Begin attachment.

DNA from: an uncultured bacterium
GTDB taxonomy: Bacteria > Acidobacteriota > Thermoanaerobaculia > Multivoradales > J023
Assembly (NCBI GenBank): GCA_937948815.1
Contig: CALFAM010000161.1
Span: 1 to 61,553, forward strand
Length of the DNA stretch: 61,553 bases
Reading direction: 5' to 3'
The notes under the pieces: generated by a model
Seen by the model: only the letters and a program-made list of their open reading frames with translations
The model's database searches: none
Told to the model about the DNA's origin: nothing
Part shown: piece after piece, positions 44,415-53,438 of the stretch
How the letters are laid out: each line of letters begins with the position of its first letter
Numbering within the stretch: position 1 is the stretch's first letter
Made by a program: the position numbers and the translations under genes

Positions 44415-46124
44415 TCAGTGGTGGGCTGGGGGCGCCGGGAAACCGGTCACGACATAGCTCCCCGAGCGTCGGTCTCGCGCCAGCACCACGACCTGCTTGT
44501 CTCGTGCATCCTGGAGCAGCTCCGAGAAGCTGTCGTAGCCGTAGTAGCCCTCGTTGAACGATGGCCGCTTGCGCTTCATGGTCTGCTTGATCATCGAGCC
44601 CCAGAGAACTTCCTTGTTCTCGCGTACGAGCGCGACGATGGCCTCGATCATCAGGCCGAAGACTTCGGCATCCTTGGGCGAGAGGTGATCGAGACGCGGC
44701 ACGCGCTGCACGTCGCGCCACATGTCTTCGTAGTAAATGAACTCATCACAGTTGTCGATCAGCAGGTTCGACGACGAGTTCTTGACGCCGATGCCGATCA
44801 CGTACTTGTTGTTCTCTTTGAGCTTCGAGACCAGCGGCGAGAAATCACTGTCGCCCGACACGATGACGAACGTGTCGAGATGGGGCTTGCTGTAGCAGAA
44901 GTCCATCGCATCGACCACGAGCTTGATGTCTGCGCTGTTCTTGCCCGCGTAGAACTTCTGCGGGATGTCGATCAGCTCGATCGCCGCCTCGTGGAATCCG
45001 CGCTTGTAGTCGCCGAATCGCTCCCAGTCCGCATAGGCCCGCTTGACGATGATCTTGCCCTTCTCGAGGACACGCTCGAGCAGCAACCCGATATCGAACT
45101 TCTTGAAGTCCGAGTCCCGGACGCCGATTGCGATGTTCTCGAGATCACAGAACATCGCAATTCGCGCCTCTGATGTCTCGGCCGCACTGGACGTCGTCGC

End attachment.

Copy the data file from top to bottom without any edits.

DNA from: an uncultured bacterium
GTDB taxonomy: Bacteria > Acidobacteriota > Thermoanaerobaculia > Multivoradales > J023
Assembly (NCBI GenBank): GCA_937948815.1
Contig: CALFAM010000161.1
Span: 1 to 61,553, forward strand
Length of the DNA stretch: 61,553 bases
Reading direction: 5' to 3'
The notes under the pieces: generated by a model
Seen by the model: only the letters and a program-made list of their open reading frames with translations
The model's database searches: none
Told to the model about the DNA's origin: nothing
Part shown: piece after piece, positions 44,415-53,438 of the stretch
How the letters are laid out: each line of letters begins with the position of its first letter
Numbering within the stretch: position 1 is the stretch's first letter
Made by a program: the position numbers and the translations under genes

Positions 44415-46124
44415 TCAGTGGTGGGCTGGGGGCGCCGGGAAACCGGTCACGACATAGCTCCCCGAGCGTCGGTCTCGCGCCAGCACCACGACCTGCTTGT
44501 CTCGTGCATCCTGGAGCAGCTCCGAGAAGCTGTCGTAGCCGTAGTAGCCCTCGTTGAACGATGGCCGCTTGCGCTTCATGGTCTGCTTGATCATCGAGCC
44601 CCAGAGAACTTCCTTGTTCTCGCGTACGAGCGCGACGATGGCCTCGATCATCAGGCCGAAGACTTCGGCATCCTTGGGCGAGAGGTGATCGAGACGCGGC
44701 ACGCGCTGCACGTCGCGCCACATGTCTTCGTAGTAAATGAACTCATCACAGTTGTCGATCAGCAGGTTCGACGACGAGTTCTTGACGCCGATGCCGATCA
44801 CGTACTTGTTGTTCTCTTTGAGCTTCGAGACCAGCGGCGAGAAATCACTGTCGCCCGACACGATGACGAACGTGTCGAGATGGGGCTTGCTGTAGCAGAA
44901 GTCCATCGCATCGACCACGAGCTTGATGTCTGCGCTGTTCTTGCCCGCGTAGAACTTCTGCGGGATGTCGATCAGCTCGATCGCCGCCTCGTGGAATCCG
45001 CGCTTGTAGTCGCCGAATCGCTCCCAGTCCGCATAGGCCCGCTTGACGATGATCTTGCCCTTCTCGAGGACACGCTCGAGCAGCAACCCGATATCGAACT
45101 TCTTGAAGTCCGAGTCCCGGACGCCGATTGCGATGTTCTCGAGATCACAGAACATCGCAATTCGCGCCTCTGATGTCTCGGCCGCACTGGACGTCGTCGC